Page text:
To illustrate our point about the need for low-power processors, let us reverse engineer a theoretical Exaflop supercomputer that has a power budget of 20 MW. An Exaflop machine will require 62.5 million of such cores, independently of how they are packaged together (multicore density, sockets per node). We also assume that only 30-40% of the total power will be actually spent on the cores, the rest going to power supply overhead, interconnect, storage, and memory. That leads to a power budget of 6 MW to 8 MW for 62.5 million cores, which is 0.10 W to 0.13 W per core. Current high performance processors integrating this type of cores require tens of watts at 2 GHz. However, ARM processors, designed for the embedded mobile market, consume less than 0.9 W at that frequency and thus are worth exploring even though they do not yet provide sufficient level of performance and they have a promising roadmap ahead. There is already a significant trend towards using ARM processors in data servers and cloud computing environments [2]. Those workloads are constrained by I/O and memory subsystems, not by CPU performance. Recently, ARM processors are also taking significant steps towards increased double-precision floating-point performance, making them competitive with state-of-the-art server performance. Previous generations of arm application processor has no function Floating-point unit can support HPC1 required throughput and delay. The ARM A9 architecture has an optional VFPv3 floating-point unit [2] and/or neon single instruction multiple data (SIMD) floating point unit [3]. VFPv3 unit is the assembly line, each cycle is able to perform a double add operation, or a MUL (fused multiply accumulation) every two cycles. The neon unit is the SIMD units support only integer and single precision point operand to the HPC itself less attractive. Then, use a double floating point arithmetic instructions per cycle (VFPv3), 1 GHz architecture provide 1-A9 GFLOPS peak. Recently arm architecture (A15 [4] processor has a completely pipelining double-precision floating-point unit and provide 2 GFLOPS 1 GHz per cycle (FMA). The new ARMv8 instruction set, which is being implemented in next-generation ARM cores, namely the Cortex-A50 Series [5], features a 64-bit address space, and adds double-precision to the NEON SIMD ISA, allowing for 4 operations per cycle per unit leading to 4 GFLOPS at 1 GHz.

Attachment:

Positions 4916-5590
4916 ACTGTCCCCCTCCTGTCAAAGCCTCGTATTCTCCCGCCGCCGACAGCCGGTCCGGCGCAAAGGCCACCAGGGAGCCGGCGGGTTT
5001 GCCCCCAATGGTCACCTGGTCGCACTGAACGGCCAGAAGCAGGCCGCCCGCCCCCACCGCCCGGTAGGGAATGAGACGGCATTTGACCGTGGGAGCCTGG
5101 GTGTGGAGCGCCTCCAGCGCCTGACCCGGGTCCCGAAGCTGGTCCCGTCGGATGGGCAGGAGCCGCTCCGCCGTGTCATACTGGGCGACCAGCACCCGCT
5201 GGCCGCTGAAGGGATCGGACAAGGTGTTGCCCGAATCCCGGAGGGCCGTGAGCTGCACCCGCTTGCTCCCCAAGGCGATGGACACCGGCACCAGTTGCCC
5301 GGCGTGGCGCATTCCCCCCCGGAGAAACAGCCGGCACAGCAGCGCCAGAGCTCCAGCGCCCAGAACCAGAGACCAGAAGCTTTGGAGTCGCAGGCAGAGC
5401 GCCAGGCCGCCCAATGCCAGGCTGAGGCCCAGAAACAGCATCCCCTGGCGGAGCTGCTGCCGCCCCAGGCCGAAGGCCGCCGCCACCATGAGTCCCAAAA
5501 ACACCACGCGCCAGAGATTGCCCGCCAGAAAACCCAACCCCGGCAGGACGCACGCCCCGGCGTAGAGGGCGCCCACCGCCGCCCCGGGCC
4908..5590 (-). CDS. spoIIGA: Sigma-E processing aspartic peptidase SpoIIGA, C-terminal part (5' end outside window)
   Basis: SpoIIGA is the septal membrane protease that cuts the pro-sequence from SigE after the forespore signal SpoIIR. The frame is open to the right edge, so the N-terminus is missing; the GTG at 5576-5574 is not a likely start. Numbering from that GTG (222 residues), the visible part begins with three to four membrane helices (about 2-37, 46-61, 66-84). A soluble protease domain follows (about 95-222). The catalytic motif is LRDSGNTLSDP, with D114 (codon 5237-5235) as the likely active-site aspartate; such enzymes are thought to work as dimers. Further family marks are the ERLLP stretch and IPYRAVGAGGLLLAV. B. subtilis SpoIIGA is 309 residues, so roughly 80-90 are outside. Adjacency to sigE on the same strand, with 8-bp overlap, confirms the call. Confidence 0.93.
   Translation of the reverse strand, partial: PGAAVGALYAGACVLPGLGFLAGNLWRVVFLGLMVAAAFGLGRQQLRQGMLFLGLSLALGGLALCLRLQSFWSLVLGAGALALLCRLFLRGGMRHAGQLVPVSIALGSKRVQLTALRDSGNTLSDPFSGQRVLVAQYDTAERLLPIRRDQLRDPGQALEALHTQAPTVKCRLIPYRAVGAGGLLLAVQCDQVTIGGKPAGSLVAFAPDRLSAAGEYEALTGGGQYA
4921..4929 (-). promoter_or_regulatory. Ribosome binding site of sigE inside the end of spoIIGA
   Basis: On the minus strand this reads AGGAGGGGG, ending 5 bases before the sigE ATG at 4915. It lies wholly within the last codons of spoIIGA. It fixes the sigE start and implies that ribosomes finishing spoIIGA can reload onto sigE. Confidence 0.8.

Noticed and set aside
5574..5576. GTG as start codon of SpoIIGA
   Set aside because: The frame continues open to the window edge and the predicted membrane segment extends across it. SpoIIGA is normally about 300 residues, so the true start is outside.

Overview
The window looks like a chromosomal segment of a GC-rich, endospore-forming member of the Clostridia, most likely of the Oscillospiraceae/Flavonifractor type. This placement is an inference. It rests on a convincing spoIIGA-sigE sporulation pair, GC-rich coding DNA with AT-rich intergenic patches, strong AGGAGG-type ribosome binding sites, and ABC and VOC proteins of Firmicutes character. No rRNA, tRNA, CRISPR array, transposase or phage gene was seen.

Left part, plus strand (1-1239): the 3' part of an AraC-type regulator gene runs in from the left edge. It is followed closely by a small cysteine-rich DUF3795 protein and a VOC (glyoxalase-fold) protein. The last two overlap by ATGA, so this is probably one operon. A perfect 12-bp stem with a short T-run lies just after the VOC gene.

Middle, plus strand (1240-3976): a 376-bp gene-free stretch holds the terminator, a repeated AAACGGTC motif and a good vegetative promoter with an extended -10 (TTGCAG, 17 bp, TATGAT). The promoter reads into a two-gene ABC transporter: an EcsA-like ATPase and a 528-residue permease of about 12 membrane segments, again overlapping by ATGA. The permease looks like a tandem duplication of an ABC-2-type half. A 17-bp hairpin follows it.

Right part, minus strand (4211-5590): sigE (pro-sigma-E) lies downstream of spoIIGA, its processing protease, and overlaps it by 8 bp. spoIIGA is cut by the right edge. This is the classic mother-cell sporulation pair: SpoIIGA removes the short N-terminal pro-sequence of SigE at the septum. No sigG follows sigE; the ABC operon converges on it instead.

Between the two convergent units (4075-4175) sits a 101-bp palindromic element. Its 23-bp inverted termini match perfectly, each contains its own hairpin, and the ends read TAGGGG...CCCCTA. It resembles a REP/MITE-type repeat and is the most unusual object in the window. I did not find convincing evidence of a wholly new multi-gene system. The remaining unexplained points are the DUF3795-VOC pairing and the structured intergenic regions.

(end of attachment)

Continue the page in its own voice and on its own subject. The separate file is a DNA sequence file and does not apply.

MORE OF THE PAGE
Bell’s Law and Contribution